WASHINGTON (Reuters) – U.S. President Donald Trump on Saturday signed a proclamation underscoring his support for revoking an exclusion from tariffs on some imported double-sided solar panels, and for raising the planned tariff rate to 18% for 2021 from 15%.



Donald Trump wearing a suit and tie: U.S. President Donald Trump returns to the White House after treatment for the coronavirus at the White House in Washington


© Reuters/ERIN SCOTT
U.S. President Donald Trump returns to the White House after treatment for the coronavirus at the White House in Washington

Trump said the domestic U.S. industry was starting to increase production and market share of certain solar modules after he imposed tariffs on imports in January 2018, but further steps were needed.

Bifacial panels should not be excluded from the tariffs, Trump said, adding that doing so had limited the overall measures and would likely continue to impair their effectiveness.

“In light of the increased imports of competing products such exclusion entails … it is necessary to revoke (the) exclusion and to apply the safeguard tariff to bifacial panels,” Trump said in a proclamation released by the White House.

“To achieve the full remedial effect envisaged for that action, it is necessary to adjust the duty rate of the safeguard tariff for the fourth year of the safeguard measure to 18 percent.”

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Solar farm developers, including Chicago-based Invenergy Renewables LLC, had sued to maintain the exemption initially granted by the Trump administration, but it was later rescinded after officials realized it led to a spike in imports.

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The United States in January 2018 imposed duties on solar panel imports beginning at 30% and expected to drop to 15% by 2021. Trump’s announcement would put the rate at 18%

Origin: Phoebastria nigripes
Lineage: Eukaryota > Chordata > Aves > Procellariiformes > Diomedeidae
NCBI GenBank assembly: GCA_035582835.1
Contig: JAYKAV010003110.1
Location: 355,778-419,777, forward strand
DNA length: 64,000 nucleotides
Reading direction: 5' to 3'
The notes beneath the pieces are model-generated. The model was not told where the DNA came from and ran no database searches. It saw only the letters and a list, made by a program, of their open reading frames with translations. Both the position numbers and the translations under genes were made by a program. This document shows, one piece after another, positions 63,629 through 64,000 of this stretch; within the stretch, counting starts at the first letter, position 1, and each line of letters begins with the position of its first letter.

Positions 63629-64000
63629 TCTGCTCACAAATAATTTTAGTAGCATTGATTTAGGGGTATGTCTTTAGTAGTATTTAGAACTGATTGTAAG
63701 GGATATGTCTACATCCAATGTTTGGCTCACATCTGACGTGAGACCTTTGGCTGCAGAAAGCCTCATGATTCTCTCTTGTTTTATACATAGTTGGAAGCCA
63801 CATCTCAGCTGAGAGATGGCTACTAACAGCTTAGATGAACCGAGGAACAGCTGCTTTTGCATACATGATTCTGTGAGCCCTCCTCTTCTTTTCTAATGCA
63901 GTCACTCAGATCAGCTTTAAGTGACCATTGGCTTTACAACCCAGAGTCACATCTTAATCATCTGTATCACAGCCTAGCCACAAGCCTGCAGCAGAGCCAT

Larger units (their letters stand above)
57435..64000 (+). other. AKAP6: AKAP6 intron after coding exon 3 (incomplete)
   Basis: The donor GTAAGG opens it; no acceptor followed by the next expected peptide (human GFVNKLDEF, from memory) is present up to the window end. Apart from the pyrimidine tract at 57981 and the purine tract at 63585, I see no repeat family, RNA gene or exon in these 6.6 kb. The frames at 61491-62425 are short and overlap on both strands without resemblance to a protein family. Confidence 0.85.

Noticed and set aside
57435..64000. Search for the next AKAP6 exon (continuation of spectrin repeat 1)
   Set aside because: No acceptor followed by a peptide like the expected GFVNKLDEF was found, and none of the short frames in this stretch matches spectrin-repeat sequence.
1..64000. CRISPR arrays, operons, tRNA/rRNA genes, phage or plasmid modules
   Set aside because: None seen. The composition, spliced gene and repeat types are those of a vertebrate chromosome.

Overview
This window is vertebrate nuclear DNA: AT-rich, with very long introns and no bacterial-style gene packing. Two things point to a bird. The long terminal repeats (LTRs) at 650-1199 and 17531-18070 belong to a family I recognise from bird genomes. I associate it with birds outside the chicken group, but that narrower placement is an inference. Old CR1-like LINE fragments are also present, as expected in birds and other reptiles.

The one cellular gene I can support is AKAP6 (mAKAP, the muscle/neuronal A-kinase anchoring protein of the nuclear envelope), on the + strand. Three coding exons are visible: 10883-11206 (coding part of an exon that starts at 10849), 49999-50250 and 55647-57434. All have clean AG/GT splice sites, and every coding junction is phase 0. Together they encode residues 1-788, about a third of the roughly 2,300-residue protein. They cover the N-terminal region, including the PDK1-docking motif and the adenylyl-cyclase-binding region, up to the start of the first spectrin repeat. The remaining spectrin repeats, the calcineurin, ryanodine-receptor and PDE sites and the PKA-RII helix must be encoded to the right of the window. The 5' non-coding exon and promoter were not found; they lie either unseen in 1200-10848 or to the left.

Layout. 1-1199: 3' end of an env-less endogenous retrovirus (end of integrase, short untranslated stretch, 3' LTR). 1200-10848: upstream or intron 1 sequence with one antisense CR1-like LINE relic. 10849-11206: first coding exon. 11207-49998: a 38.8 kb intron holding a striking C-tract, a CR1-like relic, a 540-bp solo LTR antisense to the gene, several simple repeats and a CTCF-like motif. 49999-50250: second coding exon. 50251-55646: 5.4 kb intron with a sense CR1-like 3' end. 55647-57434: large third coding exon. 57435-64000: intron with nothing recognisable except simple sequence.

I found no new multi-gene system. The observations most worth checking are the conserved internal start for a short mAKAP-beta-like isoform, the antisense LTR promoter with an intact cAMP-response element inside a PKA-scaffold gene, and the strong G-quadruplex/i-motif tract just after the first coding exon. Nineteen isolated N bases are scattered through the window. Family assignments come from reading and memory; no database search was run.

WASHINGTON (Reuters) – U.S. President Donald Trump on Saturday signed a proclamation underscoring his support for revoking an exclusion from tariffs on some imported double-sided solar panels, and for raising the planned tariff rate to 18% for 2021 from 15%.

Trump said the domestic U.S. industry was starting to increase production and market share of certain solar modules after he imposed tariffs on imports in January 2018, but further steps were needed.

Bifacial panels should not be excluded from the tariffs, Trump said, adding that doing so had limited the overall measures and would likely continue to impair their effectiveness.

“In light of the increased imports of competing products such exclusion entails … it is necessary to revoke (the) exclusion and to apply the safeguard tariff to bifacial panels,” Trump said in a proclamation released by the White House.

“To achieve the full remedial effect envisaged for that action, it is necessary to adjust the duty rate of the safeguard tariff for the fourth year of the safeguard measure to 18 percent.”

Solar farm developers, including Chicago-based Invenergy Renewables LLC, had sued to maintain the exemption initially granted by the Trump administration, but it was later rescinded after officials realized it led to a spike in imports.

The United States in January 2018 imposed duties on solar panel imports beginning at 30% and expected to drop to 15% by 2021. Trump’s announcement would put the rate at 18% next year.

China and other producers dominate the bifacial technology market, a small but growing part of the solar panel market that costs more but produces greater power than traditional panels.

Consumers and importers have argued that higher tariffs will boost their costs and are unnecessary because domestic producers do not make the panels and face no harm from imports.

Domestic producers